The first is to think of your brain as a blue sky. Every thought you have is a cloud. If you sit and meditate and focus, let's say, on the breath, you'll notice something. Your mind is going to wander. Unless you are a Buddhist monk sitting high atop a mountain achieving a state of blissful enlightenment, this is perfectly natural. And it's fine. So what you do when you catch yourself thinking (instead of focusing on the breath) is you acknowledge the thought, and you envision it as a cloud passing through your blue sky. "Oh, there's the thought about how I'm supposed to pick up the kids later." Some days meditation is nothing but a constant stream of thoughts—or clouds. In fact, some days, maybe when we're feeling particularly strong emotions, it may seem like there is no blue sky at all. It's just a ceiling of dark, stormy clouds—maybe with some lightning mixed in. But the important part of this concept is visualizing and believing, that actually, our natural state of being is clear, calm blue skies. And by practicing the technique of seeing thoughts as clouds, we cement the notion in our brains that there is a distinct difference between us and those thoughts. In other words, we are not our thoughts.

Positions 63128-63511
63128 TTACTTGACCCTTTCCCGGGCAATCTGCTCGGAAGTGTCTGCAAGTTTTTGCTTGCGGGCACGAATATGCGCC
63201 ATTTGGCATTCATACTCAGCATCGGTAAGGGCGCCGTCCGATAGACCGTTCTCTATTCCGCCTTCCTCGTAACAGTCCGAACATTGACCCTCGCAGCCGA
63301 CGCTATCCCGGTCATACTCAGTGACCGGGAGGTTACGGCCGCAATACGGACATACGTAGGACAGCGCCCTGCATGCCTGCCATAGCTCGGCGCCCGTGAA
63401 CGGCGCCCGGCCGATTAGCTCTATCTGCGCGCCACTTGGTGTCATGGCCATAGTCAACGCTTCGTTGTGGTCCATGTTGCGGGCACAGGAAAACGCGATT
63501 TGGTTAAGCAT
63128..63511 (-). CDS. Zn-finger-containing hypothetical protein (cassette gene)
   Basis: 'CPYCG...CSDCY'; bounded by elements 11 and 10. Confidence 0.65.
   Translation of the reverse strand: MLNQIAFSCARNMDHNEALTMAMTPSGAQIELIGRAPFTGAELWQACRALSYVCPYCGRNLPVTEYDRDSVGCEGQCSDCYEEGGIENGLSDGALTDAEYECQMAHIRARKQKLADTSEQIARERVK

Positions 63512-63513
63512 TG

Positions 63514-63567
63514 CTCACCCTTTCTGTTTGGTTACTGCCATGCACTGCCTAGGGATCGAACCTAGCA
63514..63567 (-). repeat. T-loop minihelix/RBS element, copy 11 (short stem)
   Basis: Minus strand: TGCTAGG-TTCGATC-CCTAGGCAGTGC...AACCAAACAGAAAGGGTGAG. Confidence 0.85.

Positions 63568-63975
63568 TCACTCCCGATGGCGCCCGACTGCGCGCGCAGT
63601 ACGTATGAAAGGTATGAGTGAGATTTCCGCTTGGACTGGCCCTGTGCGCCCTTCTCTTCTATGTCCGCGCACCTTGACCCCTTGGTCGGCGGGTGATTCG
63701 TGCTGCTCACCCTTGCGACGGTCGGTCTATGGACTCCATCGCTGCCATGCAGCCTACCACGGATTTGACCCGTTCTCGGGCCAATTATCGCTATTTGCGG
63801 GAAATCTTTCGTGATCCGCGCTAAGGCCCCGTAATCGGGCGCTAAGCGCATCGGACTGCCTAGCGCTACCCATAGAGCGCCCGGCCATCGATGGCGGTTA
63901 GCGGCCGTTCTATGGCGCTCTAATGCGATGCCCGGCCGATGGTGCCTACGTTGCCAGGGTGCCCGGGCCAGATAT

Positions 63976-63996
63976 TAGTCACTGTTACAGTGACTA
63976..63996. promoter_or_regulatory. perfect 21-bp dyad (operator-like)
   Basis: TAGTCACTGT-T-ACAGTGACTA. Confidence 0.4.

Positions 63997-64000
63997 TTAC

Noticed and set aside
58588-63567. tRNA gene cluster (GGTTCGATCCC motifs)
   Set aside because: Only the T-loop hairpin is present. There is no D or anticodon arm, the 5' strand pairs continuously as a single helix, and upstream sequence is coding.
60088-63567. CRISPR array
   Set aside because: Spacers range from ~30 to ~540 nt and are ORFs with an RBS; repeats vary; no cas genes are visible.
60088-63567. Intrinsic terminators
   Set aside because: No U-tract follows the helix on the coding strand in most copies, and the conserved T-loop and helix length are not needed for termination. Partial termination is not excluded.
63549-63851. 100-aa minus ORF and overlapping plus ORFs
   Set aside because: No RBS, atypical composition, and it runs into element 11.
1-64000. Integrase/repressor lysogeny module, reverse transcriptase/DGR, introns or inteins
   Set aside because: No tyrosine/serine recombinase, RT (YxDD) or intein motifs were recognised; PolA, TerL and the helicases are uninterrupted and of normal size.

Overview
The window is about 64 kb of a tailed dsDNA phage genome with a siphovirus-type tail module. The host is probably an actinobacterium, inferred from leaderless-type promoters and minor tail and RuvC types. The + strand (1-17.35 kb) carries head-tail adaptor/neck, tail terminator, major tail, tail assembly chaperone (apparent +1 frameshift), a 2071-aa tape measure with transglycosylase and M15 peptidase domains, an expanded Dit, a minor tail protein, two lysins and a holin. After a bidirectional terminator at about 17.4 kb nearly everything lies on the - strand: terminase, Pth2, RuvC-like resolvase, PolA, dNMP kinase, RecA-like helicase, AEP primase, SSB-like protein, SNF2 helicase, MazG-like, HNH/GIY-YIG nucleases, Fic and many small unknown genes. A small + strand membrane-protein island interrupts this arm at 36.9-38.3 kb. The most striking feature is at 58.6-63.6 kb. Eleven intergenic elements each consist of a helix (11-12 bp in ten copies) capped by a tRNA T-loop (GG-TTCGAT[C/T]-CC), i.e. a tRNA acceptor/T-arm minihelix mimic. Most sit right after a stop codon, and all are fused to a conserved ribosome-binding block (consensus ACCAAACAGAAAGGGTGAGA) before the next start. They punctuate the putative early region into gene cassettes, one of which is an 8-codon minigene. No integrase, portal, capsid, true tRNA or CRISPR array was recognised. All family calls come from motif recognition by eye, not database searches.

The second is to identify, name, and then actually lean into emotions as we experience them. This technique is powerful because it has the effect of weakening the emotion. It works like this: I am getting really angry at something that just went down at work. Since I've been practicing meditation daily, I am only consumed by the emotion for a few seconds. Then, my brain naturally says "Oh hey, look at this. It's a strong emotion." And then I name it. "Oh, that's anger." And then I decide to feel it. Yes, I consciously decide to lean into the emotion—which, incidentally, is quite different from being consumed by an emotion and not having any level of awareness about it. A funny thing happens when you notice it, name it, and lean into it. It dissipates. It fades away. It loses its power. I do not claim to understand exactly why this is the case, but I believe there is something in separating the emotion from "me." Again, I am not my emotions.

There's so much more. Once you start learning, there are so many of these techniques that are surprisingly helpful for dealing with everyday life.

Okay, that's enough! Why are you still reading this? Go meditate!